From the museum, passing through the Gallery Junction, we come to the Tabularium. After walking down a long corridor, created in modern times within the building's original foundation space, and from where we can see the Temple of Veiovis, we come to the gallery which opens out on to the Roman Forum. On this gallery is the entrance to another area containing the remains of buildings pre-existent to the Tabularium. The areas on the north-eastern side of the Tabularium feature a lintel bearing an inscription testifying to the date of the building's inauguration; they can be seen from outside the Museum complex, alongside Via di S. Pietro in Carcere.
The Roman Forum’s main square is closed, on the side of the Capitoline Hill, by the imposing square structure of the Tabularium; the building contained the Roman Public Record Office, which was used as a place to store the state archives, such as deeds, laws, treaties, and decrees of the Senate. We know from an inscription in the building that it was erected by Quintus Lutatius Catulus in 78 B.C., the year of his consulate.
This imposing monument, of which only the foundations are preserved, was situated within the Roman Forum, it was on the front slope of the Capitoline Hill, below the Temple of Jupiter Optimus Maximus, to the southeast of the Arx and Tarpeian Rock. The core of the building, built in opus caementicium, is divided into cellars, which were once inaccessible and constitute the terracing of the slope ( substructio); the upper floors, where the archive was hosted, have been replaced by the medieval Senatorial Palace.
The Tabularium, roughly trapezoidal in shape, presents a significant recess at the corner of the Capitolium, due to the presence of an older temple, the Temple of Vejovis.
Tabularium - Foundation area
An opening leads off from the gallery into a foundation area formed by large retaining walls supporting the upper floor of the Tabularium.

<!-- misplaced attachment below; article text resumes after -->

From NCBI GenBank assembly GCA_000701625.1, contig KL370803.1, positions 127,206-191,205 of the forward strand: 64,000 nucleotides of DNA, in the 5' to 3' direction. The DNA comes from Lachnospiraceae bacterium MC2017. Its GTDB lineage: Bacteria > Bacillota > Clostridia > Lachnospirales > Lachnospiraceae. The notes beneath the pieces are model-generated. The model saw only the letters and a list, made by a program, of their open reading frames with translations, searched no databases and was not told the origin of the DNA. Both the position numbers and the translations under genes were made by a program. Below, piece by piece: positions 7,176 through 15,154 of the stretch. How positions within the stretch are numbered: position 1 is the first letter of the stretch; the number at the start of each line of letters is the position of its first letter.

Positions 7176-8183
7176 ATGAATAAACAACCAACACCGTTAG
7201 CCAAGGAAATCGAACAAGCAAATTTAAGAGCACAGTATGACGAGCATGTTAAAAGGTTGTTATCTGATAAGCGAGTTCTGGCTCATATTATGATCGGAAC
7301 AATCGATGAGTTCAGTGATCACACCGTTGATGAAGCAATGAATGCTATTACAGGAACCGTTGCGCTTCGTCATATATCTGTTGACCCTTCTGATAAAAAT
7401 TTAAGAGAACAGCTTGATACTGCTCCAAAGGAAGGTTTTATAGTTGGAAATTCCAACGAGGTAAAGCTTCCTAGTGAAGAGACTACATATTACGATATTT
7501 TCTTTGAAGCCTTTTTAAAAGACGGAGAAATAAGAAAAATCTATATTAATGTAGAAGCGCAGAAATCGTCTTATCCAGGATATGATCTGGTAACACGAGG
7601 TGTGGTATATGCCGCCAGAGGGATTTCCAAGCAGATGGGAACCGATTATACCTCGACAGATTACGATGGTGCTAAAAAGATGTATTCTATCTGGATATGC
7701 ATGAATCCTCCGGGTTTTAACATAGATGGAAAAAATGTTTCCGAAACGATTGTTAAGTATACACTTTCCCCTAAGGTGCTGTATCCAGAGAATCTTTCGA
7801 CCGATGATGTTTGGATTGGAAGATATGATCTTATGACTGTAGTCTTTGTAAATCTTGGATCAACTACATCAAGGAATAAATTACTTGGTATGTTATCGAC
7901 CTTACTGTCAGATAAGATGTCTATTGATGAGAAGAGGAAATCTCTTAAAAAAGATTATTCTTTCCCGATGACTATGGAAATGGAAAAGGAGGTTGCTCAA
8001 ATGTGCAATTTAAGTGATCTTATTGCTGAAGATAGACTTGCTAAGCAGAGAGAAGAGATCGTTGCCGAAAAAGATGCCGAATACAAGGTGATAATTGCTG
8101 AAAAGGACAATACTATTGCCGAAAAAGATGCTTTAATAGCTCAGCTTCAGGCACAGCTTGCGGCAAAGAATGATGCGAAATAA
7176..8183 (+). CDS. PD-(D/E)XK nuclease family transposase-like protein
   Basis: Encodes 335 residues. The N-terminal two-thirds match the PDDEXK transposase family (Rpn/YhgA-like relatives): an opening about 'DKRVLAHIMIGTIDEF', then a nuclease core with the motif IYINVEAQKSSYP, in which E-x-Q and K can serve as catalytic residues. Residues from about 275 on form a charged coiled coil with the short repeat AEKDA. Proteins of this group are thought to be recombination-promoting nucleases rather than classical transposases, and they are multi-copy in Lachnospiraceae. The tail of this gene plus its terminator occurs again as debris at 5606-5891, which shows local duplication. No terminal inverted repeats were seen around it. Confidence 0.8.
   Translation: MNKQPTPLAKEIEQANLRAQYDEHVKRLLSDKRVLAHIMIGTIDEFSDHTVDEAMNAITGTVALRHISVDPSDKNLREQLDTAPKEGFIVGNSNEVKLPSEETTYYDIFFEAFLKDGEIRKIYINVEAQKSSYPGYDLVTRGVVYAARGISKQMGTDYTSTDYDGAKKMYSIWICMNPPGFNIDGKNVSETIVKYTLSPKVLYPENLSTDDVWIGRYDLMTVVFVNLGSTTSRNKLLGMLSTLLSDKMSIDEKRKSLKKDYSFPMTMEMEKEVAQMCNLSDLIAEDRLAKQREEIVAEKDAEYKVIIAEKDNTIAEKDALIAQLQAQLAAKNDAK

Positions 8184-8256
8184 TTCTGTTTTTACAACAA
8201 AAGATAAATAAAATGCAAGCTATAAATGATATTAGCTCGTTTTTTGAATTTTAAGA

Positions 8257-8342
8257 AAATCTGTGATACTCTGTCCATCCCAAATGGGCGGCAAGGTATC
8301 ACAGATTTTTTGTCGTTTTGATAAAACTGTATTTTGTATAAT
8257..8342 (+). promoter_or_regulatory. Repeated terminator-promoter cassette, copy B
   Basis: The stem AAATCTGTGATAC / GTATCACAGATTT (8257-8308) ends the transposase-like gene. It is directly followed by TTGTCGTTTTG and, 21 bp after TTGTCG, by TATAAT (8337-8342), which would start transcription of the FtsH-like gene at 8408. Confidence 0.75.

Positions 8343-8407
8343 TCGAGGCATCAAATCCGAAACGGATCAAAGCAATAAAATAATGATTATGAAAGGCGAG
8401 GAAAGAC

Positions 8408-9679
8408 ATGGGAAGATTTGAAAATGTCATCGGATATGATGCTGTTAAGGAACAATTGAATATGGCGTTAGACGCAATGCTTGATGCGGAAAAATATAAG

At ground floor level we can see the remains of a building which predates the Tabularium.
One of the three rooms which have been preserved, contains one of the oldest mosaic floors ound in Rome, a white background with irregular chips of coloured marble.
The Tabularium was preceded by older buildings, constructed on multiple levels along the slope of the hill and probably destroyed by fire in 83 B.C., the same that destroyed the temple of Jupiter and much of the surrounding area.
The Basement room preserves the remains of mosaic and cocciopesto floors of the late second century B.C.
Overlooking the modern wooden staircase one can also see a central room, enriched by a fine white mosaic with black borders, which opened to another room, or terrace, with a floor composed of fragments of coloured stones on a white background ( lithostroton).
The remains of the floors of the Republican age hang on the wall opposite the entrance come, instead, from the immediate vicinity of the temple Vejovis.
A metallic net indicates the presence of a cistern covered with cocciopesto, as shown by recent excavations and attributed to an earlier period.